Home equity gains fall to two-year low
As home value appreciation slowed, gains in home equity for the third quarter fell to the lowest level in two years, according to CoreLogic's homeowner equity report.
Homeowners with mortgages, a group that makes up about 63% of all properties, saw their equity increase 9.4% year-over-year in the third quarter, gaining a nationwide total of $775.2 billion.
The average homeowner gained $12,400 worth of annual equity from a year ago, marking the smallest year-over-year increase in eight quarters.
"On average, homeowners saw their home equity increase again this quarter but not nearly as much as in previous quarters," Frank Nothaft, chief economist for CoreLogic, said in a press release. "During the third quarter, homeowners gained an average of $12,400 compared to the second quarter when the average home equity wealth increase was more than $16,000. This lower year-over-year gain reflects the slowing in appreciation we’ve seen in the CoreLogic home price index."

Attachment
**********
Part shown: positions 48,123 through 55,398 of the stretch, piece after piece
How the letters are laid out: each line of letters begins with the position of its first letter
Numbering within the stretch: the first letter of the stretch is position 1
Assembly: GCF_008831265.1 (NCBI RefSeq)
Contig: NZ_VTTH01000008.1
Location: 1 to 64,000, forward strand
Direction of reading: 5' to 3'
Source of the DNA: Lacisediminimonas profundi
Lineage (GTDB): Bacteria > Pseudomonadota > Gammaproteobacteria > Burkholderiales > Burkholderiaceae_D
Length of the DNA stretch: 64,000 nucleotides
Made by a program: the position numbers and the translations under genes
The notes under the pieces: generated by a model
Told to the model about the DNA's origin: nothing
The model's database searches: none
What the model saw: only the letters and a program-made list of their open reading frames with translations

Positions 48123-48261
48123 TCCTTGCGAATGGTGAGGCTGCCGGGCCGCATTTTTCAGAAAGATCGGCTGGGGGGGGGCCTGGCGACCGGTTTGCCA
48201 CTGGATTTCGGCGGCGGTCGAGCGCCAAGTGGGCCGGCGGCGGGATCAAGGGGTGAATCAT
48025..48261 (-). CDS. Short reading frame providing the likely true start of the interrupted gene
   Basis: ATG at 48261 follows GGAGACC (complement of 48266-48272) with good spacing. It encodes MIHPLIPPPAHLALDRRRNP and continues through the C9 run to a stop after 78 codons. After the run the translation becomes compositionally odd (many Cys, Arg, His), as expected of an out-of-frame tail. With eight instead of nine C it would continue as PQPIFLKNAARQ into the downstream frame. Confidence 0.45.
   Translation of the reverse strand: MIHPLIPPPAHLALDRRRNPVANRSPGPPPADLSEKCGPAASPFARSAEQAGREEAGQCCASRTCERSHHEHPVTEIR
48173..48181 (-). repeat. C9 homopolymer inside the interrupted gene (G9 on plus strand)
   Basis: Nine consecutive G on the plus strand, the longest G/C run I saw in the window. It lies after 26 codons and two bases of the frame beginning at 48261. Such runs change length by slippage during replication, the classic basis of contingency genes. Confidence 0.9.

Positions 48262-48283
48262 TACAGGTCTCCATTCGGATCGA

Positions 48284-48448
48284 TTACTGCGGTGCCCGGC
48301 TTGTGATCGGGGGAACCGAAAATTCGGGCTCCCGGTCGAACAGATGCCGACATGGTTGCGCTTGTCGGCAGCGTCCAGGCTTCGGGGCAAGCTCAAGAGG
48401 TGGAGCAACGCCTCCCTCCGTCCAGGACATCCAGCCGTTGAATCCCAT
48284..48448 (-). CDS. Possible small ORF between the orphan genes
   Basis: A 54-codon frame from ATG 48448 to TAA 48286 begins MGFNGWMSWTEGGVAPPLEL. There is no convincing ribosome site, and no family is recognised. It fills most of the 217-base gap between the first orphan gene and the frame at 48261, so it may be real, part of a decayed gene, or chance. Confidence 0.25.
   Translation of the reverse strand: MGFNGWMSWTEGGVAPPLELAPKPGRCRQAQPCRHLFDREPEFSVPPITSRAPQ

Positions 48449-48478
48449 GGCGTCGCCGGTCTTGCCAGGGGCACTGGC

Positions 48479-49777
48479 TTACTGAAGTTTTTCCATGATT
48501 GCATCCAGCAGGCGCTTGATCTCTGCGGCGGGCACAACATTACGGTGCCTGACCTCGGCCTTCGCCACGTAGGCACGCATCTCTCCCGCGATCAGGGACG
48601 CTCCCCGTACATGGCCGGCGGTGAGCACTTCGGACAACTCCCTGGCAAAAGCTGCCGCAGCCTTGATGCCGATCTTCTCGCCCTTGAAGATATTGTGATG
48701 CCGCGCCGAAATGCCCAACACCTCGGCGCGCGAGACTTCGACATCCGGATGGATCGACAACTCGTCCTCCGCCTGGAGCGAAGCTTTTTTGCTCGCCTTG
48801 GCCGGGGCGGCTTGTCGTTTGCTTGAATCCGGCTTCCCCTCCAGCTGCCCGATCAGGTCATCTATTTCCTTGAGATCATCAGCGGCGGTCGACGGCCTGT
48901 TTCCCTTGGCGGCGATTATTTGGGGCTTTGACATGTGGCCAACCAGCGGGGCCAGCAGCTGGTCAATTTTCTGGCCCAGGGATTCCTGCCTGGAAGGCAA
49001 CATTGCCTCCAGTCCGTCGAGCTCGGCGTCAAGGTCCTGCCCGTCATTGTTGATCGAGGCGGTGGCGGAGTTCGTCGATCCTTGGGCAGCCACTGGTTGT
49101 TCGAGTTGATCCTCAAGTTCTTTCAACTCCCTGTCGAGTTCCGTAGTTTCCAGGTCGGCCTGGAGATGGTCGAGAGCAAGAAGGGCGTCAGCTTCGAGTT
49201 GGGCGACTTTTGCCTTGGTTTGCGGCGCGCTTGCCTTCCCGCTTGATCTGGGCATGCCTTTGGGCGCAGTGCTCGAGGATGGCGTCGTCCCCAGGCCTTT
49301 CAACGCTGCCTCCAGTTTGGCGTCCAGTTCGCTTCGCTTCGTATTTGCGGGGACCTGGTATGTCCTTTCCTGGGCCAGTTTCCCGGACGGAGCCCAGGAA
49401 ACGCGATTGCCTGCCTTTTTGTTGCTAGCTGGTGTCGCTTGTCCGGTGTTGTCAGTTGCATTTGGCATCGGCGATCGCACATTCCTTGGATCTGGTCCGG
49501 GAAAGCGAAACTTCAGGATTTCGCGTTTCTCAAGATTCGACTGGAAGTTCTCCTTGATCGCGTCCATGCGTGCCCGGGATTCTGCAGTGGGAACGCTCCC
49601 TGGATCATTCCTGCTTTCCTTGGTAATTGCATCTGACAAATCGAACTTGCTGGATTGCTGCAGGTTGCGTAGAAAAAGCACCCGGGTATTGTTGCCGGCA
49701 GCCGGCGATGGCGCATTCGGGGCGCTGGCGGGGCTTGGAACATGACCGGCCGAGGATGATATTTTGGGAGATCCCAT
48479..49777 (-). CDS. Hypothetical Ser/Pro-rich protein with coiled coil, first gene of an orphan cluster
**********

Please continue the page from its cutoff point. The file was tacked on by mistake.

Home equity grew in 43 of the 50 states, but those in the West increased the most. California led all states, with its homeowners gaining an average of $36,532 in equity. Nevada joined as the only other state with gains above $30,000, as its homeowners increased their equity by an average increase of $32,556.
Negative equity declined 16% year-over-year in the third quarter to 2.2 million homes from 2.6 million, or 5% of properties with mortgages. Negative equity dropped 4% from the prior quarter.
"The number of homes in a negative equity position have remained around 2.2 million for two consecutive quarters this year," said Frank Martell, president and CEO of CoreLogic. "Without equity, those homeowners are unable to sell their homes and are more likely to transition from delinquency to foreclosure if they face financial distress."